The following day, House Republicans, newly in the majority, delivered on one of the central promises they’d made to their cable-news constituents: challenging Twitter for having blunted free speech, perhaps with the aid of corrupt government actors.

The hearing was focused on a now familiar narrative: Twitter briefly muted discussion of a controversial New York Post story about the laptop of President Biden’s son Hunter in the weeks before the 2020 election, an egregious overstep of its mandate. This one act has been useful enough to be looped into a number of other Republican lines of rhetoric, like that the 2020 election results were skewed by malicious liberal interference (as by Twitter) or that the FBI sought to hobble Trump’s reelection by encouraging Twitter to mute the subject. Neither of these lines of argument is accurate, but you can see how this all fits nicely together.

Wednesday’s hearing did include some new revelations, including that the Trump administration had sought to have a critical tweet from model Chrissy Teigen deleted. This undercut the idea that efforts to control Twitter’s content was a function of left-wing actors, and helped demonstrate the lack of evidence that any institution besides Twitter was making decisions about what content to show. In fact, the hearing revealed that Twitter changed its own rules to protect Donald Trump’s account after he attacked Democratic lawmakers in 2019.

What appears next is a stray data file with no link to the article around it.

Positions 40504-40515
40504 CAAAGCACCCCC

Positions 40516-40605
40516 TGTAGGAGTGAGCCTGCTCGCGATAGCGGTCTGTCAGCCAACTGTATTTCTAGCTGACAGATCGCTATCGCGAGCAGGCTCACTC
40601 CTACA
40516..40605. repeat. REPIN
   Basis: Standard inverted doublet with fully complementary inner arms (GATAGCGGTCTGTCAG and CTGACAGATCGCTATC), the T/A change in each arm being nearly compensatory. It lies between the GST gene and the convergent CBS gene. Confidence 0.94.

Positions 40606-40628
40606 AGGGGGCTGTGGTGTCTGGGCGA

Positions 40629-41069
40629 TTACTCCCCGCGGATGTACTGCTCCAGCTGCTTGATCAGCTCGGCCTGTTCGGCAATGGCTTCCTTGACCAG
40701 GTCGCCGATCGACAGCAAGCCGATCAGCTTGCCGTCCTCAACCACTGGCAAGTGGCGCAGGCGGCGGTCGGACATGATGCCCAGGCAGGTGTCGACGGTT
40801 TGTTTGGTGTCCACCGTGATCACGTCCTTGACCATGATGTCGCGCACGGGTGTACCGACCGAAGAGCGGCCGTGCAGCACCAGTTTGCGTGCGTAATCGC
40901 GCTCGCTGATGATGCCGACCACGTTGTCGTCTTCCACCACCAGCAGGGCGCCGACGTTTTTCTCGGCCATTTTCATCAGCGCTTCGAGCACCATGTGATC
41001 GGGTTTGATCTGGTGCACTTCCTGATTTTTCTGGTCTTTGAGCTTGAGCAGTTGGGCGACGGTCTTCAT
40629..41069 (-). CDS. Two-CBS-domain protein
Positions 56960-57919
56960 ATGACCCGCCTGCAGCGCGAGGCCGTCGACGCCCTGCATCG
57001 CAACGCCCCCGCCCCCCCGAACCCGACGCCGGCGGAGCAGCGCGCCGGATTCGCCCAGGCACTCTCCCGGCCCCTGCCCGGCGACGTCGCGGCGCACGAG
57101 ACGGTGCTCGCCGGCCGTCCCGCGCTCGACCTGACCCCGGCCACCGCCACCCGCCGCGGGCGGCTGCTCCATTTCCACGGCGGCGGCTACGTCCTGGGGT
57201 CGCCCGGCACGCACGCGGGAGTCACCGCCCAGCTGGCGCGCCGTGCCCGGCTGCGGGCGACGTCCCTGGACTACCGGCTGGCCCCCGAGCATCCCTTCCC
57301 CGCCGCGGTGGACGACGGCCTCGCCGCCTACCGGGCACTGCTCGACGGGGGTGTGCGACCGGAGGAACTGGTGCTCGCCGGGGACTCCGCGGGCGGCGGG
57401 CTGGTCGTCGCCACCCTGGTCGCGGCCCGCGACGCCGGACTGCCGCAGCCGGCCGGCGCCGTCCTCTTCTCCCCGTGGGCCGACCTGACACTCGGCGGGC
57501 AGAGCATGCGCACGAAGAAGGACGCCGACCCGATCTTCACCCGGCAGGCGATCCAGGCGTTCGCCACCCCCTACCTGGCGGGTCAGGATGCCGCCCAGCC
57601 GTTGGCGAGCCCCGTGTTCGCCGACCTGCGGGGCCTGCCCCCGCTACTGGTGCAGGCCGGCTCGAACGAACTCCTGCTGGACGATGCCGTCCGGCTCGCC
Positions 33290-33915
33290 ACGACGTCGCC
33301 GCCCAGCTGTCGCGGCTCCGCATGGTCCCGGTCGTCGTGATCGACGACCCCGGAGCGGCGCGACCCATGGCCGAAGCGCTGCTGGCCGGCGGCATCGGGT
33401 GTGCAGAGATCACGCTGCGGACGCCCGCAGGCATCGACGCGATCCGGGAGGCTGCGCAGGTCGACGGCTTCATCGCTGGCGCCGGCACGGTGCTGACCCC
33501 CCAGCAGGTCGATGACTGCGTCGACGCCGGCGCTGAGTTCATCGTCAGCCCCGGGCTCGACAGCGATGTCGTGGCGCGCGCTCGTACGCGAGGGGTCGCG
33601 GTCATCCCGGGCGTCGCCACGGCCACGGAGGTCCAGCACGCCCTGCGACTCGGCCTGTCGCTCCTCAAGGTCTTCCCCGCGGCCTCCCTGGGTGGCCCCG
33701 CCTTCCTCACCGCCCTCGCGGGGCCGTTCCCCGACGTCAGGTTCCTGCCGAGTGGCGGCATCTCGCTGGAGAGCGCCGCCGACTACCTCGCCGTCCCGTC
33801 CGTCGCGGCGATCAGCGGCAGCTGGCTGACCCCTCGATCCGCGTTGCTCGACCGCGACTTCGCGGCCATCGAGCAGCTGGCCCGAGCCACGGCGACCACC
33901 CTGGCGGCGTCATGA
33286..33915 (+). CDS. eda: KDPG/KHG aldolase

It is safe to say that the central trigger for the hearing was the selected release of internal company information once Elon Musk — deeply sympathetic both to the presented line of rhetoric and to the House majority’s politics — bought the platform. In an effort to prove that Twitter was riddled with liberal activists, Musk leaked internal discussions to reporters sharing his position, allowing them to frame a case against Twitter’s actions that often depended heavily on strategic omission.